food/nutritional supplement. Up to 126 patients will be enrolled at MD Anderson and at Duke
University Medical Center in Durham, North Carolina.

Inclusion Criteria:

1. Patients with solid gastrointestinal tumors or lung cancer patients referred to
palliative care and a 5% or more involuntary weight loss within the last 6 months
with anorexia (>3 on visual analog scale such as ESAS)

2. Greater than or equal to 18 years of age

3. Karnofsky score of 40 or higher

4. Patient has the ability to maintain oral food intake during the study period

5. If patients who have persistent anorexia/cachexia and are currently taking Megace,
corticosteroids, non-steroidal anti-inflammatories (NSAID's), or thalidomide, they
should be on the medication at least 2 weeks prior to study inclusion

6. Ability to sign informed consent and understand study procedures

7. Patient can continue all medications including complementary therapies or
antineoplastic therapy while on-study other than melatonin if they have been on
stable dose for at least 2 weeks

8. Negative pregnancy testing in women with child bearing potential defined as not
post-menopausal for 12 months or no previous surgical sterilization.

9. Patients who cannot take Megace because of past history or elevated risk of DVT,
adrenal insufficiency, impotence, hyperglycemia, CHF, menorrhagia, etc.

10. Patients who have persistent anorexia/cachexia after treatment with Megace has failed

Exclusion Criteria:

1. Patients who have dementia or delirium on entry into study as determined by the
palliative care specialist using DSM-IV-criteria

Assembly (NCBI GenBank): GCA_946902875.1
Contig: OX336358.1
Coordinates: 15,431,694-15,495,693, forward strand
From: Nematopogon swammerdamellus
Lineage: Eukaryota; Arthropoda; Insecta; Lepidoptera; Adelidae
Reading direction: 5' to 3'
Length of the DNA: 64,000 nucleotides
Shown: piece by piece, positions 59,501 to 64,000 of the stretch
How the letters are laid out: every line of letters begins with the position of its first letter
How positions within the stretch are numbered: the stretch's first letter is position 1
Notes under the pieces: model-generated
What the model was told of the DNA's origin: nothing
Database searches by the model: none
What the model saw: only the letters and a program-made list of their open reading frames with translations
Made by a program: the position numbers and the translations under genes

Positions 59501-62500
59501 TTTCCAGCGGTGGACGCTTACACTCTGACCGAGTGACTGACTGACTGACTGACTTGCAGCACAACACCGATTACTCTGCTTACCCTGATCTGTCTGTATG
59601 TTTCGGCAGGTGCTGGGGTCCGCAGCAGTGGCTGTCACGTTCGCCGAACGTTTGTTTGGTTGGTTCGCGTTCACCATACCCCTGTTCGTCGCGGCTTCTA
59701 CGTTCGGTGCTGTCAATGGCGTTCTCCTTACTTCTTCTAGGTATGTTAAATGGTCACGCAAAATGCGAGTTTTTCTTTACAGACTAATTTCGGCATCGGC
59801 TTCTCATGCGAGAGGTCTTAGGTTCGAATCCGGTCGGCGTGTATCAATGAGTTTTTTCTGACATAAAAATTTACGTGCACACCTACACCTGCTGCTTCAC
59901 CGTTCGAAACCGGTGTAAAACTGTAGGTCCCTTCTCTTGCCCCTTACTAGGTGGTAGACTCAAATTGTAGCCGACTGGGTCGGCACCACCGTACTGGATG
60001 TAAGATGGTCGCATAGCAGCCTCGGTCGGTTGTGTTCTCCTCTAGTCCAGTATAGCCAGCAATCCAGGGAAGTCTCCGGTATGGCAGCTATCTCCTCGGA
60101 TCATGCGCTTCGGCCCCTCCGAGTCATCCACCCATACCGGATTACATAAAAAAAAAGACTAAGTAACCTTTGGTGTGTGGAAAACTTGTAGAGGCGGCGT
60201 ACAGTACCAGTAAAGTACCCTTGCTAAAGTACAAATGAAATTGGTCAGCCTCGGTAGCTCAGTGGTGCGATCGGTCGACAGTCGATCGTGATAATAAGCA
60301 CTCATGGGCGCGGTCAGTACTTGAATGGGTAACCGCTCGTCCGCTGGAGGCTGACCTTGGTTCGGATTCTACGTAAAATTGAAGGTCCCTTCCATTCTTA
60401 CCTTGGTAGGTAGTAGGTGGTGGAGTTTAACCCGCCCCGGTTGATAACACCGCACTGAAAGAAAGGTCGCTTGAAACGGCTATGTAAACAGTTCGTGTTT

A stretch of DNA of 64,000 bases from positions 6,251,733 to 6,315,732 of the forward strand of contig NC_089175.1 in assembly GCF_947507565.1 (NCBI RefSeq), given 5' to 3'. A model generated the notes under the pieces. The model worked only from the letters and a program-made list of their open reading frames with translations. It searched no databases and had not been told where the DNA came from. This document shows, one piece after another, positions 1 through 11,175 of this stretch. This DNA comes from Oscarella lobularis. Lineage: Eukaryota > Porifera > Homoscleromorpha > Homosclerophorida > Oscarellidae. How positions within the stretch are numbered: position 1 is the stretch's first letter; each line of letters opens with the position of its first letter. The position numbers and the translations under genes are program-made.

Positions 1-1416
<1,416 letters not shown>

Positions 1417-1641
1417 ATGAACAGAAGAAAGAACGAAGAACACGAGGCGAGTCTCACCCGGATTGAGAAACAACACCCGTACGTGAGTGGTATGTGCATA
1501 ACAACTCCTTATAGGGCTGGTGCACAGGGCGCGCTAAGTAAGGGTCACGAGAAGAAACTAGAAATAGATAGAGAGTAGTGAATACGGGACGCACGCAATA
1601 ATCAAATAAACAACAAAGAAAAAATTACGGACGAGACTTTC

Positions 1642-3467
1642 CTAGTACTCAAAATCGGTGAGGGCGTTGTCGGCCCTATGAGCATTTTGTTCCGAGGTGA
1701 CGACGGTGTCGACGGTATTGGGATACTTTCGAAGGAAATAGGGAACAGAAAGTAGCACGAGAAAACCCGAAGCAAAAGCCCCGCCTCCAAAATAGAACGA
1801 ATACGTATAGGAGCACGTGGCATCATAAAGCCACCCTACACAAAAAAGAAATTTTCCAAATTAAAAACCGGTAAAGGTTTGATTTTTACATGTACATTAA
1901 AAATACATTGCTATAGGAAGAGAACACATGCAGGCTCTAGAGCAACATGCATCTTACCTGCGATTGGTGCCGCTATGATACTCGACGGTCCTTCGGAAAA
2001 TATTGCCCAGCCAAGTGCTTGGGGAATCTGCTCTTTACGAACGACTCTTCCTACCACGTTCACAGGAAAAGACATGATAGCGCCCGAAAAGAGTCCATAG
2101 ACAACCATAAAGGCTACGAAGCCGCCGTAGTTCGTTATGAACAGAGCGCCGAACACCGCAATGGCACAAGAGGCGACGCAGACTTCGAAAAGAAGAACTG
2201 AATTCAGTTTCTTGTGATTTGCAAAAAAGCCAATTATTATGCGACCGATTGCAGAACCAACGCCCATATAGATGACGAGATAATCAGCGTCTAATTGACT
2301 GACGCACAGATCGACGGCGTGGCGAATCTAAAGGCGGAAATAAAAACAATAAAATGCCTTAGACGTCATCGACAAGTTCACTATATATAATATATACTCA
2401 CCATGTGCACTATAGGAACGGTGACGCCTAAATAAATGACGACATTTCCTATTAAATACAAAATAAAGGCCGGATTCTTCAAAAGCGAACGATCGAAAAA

2. Patients who are currently taking melatonin

3. Inability to take oral food during the study period

4. Unstable secondary cachexia caused by nausea, diarrhea, taste abnormalities,
mucositis, constipation, dysphagia, or clinical depression prior to study inclusion.
These symptoms should be resolved or stable for >/= 2 weeks at the time of inclusion
into study as determined by the Palliative Care Specialist.

5. Inability to sign informed consent or understand study procedures

6. Karnofsky score of < 40

7. Patients < 18 years of age

8. Patients with < 3 on ESAS

9. Patients who are on complementary therapies containing melatonin or on medications
for < 2 weeks and not on stable dose

10. Patients who have a cortisol level of unless they are on replacement corticosteroids.

11. Patients with a TSH of /= 10 mcL/mL at baseline will be excluded

12. Pregnant females or females who are lactating/nursing

Type of Study:


Study Design:

Allocation: Randomized, Endpoint Classification: Efficacy Study, Intervention Model: Parallel Assignment, Masking: Double Blind (Subject, Investigator, Outcomes Assessor), Primary Purpose: Treatment

Outcome Measure:

Change in Appetite as Measured by ESAS

Outcome Description:

Difference in ESAS (Edmonton Symptom Assessment Scale) assessment scores of appetite (symptom) from baseline evaluation [± 3 days] to 4 week evaluation [± 3 days], where the severity at the time of assessment is rated from 0 to 10 on a numerical scale; with 0 meaning that the symptom is absent and 10 that it is the worst possible severity.

Outcome Time Frame:

Baseline and at 4 weeks

Safety Issue:


Principal Investigator

Rony Dev, DO

Investigator Role:

Principal Investigator

Investigator Affiliation:

M.D. Anderson Cancer Center


United States: Institutional Review Board

Study ID:




Start Date:

June 2006

Completion Date:

December 2012

Related Keywords:

  • Gastrointestinal Cancer
  • Lung Cancer
  • Gastrointestinal Cancer
  • Lung Cancer
  • Cachexia
  • Melatonin
  • Placebo
  • Anorexia
  • Weight Loss
  • Lung Neoplasms
  • Gastrointestinal Neoplasms



UT MD Anderson Cancer Center Houston, Texas  77030
Joan Karnell Cancer Center Philadelphia, Pennsylvania  19107